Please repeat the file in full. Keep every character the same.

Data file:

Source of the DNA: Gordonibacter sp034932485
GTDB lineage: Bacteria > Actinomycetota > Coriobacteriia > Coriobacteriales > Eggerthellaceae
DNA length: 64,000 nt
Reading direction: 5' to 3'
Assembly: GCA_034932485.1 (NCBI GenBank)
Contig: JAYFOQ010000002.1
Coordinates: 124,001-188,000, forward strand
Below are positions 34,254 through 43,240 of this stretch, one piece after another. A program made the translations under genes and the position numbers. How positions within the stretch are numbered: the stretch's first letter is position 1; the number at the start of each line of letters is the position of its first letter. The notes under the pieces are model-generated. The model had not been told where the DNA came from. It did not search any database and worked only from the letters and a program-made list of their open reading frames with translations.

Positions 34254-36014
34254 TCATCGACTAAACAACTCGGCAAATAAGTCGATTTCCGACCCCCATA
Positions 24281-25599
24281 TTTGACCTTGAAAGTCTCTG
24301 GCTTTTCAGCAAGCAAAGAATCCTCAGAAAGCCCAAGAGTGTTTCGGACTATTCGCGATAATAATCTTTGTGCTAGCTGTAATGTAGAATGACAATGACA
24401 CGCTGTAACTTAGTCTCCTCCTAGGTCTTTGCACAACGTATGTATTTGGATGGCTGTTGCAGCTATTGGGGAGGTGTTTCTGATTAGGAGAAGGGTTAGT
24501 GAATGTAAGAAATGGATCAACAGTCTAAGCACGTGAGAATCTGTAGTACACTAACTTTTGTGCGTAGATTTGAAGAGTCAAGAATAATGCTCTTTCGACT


Source of the DNA: Gordonibacter sp034932485
GTDB lineage: Bacteria > Actinomycetota > Coriobacteriia > Coriobacteriales > Eggerthellaceae
DNA length: 64,000 nt
Reading direction: 5' to 3'
Assembly: GCA_034932485.1 (NCBI GenBank)
Contig: JAYFOQ010000002.1
Coordinates: 124,001-188,000, forward strand
Below are positions 34,254 through 43,240 of this stretch, one piece after another. A program made the translations under genes and the position numbers. How positions within the stretch are numbered: the stretch's first letter is position 1; the number at the start of each line of letters is the position of its first letter. The notes under the pieces are model-generated. The model had not been told where the DNA came from. It did not search any database and worked only from the letters and a program-made list of their open reading frames with translations.

Positions 34254-36014
34254 TCATCGACTAAACAACTCGGCAAATAAGTCGATTTCCGACCCCCATA
Positions 24281-25599
24281 TTTGACCTTGAAAGTCTCTG
24301 GCTTTTCAGCAAGCAAAGAATCCTCAGAAAGCCCAAGAGTGTTTCGGACTATTCGCGATAATAATCTTTGTGCTAGCTGTAATGTAGAATGACAATGACA
24401 CGCTGTAACTTAGTCTCCTCCTAGGTCTTTGCACAACGTATGTATTTGGATGGCTGTTGCAGCTATTGGGGAGGTGTTTCTGATTAGGAGAAGGGTTAGT
24501 GAATGTAAGAAATGGATCAACAGTCTAAGCACGTGAGAATCTGTAGTACACTAACTTTTGTGCGTAGATTTGAAGAGTCAAGAATAATGCTCTTTCGACT